Monday, 23 January 2012: 11:00 AM
Extending the Period of Record Using Observation Station Pedigrees
Room 239 (New Orleans Convention Center )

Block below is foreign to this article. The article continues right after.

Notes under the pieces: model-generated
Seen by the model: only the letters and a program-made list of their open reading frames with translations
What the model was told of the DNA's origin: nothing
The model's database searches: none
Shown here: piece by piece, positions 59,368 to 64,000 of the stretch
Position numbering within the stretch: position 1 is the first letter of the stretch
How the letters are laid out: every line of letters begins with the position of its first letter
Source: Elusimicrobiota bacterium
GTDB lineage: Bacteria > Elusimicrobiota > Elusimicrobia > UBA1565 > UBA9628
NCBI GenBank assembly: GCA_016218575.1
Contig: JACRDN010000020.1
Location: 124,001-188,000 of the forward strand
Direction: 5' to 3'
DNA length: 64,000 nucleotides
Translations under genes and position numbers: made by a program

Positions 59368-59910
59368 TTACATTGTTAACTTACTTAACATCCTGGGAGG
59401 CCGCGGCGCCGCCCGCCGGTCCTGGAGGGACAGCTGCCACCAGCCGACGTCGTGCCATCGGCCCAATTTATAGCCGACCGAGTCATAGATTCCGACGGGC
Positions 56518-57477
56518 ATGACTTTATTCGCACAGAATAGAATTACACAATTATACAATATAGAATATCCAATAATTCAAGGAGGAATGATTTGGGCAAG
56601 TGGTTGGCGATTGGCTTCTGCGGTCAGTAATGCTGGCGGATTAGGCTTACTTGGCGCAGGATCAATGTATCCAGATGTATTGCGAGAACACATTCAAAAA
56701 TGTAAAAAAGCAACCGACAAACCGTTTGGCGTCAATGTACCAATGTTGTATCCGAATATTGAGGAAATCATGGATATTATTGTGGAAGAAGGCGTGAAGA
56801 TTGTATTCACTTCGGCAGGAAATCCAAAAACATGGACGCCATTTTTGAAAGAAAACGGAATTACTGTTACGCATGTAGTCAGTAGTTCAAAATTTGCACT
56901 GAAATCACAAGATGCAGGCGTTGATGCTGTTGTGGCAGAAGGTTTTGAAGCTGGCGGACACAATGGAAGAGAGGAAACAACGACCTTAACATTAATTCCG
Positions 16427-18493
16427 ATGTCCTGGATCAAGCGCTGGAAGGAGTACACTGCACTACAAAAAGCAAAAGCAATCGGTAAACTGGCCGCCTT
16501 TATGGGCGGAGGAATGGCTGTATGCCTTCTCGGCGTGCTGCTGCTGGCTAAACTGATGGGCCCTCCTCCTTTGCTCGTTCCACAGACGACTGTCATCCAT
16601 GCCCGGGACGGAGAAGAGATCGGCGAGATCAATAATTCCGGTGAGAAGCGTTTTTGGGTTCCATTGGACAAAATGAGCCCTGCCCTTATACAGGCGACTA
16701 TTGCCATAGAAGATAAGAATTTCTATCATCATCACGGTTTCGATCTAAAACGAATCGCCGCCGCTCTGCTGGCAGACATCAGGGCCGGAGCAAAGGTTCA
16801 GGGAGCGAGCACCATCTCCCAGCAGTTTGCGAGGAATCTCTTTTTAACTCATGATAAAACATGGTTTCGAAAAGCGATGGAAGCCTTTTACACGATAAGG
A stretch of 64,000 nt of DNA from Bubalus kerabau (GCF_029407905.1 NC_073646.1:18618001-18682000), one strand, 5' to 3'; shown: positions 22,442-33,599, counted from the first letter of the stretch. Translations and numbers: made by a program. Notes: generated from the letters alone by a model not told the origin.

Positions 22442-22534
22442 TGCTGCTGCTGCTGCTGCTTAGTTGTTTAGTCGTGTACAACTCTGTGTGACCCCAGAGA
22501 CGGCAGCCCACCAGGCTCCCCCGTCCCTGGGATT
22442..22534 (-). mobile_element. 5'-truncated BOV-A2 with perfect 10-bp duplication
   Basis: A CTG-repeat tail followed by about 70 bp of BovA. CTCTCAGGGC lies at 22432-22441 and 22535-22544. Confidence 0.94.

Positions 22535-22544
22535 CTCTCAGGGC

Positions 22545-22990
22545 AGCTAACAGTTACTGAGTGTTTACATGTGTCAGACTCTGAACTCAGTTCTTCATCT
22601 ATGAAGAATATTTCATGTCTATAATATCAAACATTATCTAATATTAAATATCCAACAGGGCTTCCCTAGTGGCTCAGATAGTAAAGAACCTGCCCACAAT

Identifying numbers are assigned to observation stations by the National Climatic Data Center. New numbers are assigned when a station move is greater than the allowable change in distance or elevation, or there is a change in its post office. These rules are good because the number change occurs only when there are objective reasons to change it. Each change is documented and the system has worked well since its inception in March 1948. A climate observation station‘s period of record often determines its inclusion or exclusion from climate studies. That period of record is obtainable from the National Climatic Data Center online information using the station's number. However, using just that number may significantly delimit the period of record because it may have changed over the years. The needs of a research project may find that less stringent rules could be tolerated. Then the question is, what other station numbers can be combined to constitute a longer period of record while retaining an acceptable continuum of data for the research project at hand? The answer lies in stations' histories. Tracing a station's history is akin to tracing one's family tree. This paper describes the development of station pedigrees to identify a station's ancestral lineage. The techniques used to develop the pedigrees of each of about 400 observation stations in Kentucky are presented. Examples are given of the resulting extension of period of record by decades by combining station numbers without significant detrimental impact on the data.